Despite the racing success Count Augusta insisted that the super successful four cylinder engine wasn't developed in the same way for the production series. The mistakes turned out costly for fans who were expecting a quality race bike. Instead they got the detuned 600 four which never became a huge success.
Agusta learned from the flop and in 1970 introduced the 750 Sport which was strongly orientated on the race models. This was what was expected from MV Agusta bikes and the 750 Sport was an instant success. Although it was expensive, it sold well. In following years the 750 sport was updated and in 1975 a 750S America was introduced for the US market.
The big four engines were mainly being built by hand and even though they were expensive - the firm started to have financial problems. Even the success of the big fours started to be a problem for MV Agusta. Count Agusta had passed away in 1971 due to a heart attack and, under guidance of brother Corradino, the company couldn't break out of the financial problems.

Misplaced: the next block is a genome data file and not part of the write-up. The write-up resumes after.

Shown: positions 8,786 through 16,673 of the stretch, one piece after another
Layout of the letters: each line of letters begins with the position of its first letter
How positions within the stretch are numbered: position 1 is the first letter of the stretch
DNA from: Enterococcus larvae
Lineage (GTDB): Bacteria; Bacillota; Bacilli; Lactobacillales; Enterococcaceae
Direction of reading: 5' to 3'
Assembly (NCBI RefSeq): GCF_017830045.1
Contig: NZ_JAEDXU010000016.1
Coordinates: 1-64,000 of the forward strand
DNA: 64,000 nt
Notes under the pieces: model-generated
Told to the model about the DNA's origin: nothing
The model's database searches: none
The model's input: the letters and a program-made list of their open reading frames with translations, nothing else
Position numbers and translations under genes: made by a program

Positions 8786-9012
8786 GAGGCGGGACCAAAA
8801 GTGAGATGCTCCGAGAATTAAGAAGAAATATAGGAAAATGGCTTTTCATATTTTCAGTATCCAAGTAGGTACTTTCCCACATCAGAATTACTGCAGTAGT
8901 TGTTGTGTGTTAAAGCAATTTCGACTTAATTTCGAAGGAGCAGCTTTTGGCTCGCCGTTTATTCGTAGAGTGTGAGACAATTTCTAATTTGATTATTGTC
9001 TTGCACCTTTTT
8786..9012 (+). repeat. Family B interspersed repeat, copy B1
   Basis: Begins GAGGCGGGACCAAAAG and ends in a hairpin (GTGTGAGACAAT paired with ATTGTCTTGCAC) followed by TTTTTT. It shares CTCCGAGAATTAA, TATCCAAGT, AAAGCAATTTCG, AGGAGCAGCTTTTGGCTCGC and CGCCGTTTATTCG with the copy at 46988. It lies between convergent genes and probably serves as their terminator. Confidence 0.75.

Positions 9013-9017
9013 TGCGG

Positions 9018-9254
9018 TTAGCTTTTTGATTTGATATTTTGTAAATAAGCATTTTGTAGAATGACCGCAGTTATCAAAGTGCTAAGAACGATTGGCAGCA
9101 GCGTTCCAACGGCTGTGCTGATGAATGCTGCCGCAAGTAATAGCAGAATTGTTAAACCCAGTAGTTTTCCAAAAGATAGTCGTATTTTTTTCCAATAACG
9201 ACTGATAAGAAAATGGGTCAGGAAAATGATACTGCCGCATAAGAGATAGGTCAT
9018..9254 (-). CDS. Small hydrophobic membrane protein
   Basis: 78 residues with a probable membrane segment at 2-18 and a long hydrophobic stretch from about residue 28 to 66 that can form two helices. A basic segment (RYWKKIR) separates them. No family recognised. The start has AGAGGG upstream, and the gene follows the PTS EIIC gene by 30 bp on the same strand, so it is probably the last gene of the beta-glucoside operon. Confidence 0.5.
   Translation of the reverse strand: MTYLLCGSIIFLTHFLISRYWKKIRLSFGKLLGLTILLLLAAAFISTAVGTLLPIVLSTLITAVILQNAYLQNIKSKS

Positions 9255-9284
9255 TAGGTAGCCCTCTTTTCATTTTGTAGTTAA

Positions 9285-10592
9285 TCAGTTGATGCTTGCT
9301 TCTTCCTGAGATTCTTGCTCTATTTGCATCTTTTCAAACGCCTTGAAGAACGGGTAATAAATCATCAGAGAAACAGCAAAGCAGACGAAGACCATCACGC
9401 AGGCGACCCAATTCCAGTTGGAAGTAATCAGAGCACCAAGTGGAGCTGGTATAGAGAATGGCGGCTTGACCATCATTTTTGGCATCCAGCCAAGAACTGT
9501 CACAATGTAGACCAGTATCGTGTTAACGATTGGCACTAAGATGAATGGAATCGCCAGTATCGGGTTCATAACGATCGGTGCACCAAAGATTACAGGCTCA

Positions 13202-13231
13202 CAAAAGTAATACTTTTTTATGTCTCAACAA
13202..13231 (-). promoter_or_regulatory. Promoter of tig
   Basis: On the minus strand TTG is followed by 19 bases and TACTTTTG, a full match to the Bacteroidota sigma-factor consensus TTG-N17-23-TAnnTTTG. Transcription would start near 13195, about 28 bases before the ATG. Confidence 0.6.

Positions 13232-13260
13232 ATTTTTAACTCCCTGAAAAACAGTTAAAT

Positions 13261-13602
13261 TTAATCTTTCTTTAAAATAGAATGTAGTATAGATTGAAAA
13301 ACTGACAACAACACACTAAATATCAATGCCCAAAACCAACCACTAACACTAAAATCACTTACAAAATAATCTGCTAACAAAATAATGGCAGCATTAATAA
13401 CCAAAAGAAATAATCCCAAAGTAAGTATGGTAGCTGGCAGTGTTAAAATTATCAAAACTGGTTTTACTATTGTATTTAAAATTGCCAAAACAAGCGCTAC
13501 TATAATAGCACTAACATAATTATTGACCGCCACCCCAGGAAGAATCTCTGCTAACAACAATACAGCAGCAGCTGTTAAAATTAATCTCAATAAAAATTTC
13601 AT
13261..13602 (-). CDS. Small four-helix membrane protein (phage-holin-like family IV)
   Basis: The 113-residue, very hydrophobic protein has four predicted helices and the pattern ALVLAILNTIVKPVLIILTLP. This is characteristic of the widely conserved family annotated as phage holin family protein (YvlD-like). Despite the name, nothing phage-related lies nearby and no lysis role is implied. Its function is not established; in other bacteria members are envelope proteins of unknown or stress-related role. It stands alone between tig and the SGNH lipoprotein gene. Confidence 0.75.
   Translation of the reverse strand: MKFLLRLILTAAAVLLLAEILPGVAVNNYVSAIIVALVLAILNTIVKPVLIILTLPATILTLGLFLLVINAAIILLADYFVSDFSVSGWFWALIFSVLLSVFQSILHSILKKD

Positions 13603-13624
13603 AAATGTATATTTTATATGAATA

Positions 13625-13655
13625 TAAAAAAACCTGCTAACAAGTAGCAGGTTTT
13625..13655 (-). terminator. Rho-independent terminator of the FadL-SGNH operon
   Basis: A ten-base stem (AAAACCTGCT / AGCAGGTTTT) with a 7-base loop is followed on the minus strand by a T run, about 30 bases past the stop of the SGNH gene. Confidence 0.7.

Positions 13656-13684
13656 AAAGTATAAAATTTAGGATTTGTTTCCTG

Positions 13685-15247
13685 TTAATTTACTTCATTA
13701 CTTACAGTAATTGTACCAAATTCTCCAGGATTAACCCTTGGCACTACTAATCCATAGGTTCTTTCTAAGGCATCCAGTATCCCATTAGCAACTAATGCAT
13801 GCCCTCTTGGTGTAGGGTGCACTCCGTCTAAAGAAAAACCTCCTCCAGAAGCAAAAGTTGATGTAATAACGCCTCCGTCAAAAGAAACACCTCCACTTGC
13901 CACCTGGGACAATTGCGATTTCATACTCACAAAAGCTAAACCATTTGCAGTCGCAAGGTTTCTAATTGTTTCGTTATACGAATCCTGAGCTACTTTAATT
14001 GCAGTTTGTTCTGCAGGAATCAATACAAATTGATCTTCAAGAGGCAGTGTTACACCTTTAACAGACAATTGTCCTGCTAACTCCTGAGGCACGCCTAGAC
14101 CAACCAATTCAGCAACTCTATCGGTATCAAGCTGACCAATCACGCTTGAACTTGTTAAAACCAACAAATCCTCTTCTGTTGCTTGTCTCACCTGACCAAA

The MV Agusta motorcycle division was part of the larger MV helicopter company and by 1977 the Agusta family had lost power of the business. The last bikes were sold and in 1980 MV Agusta closed its doors.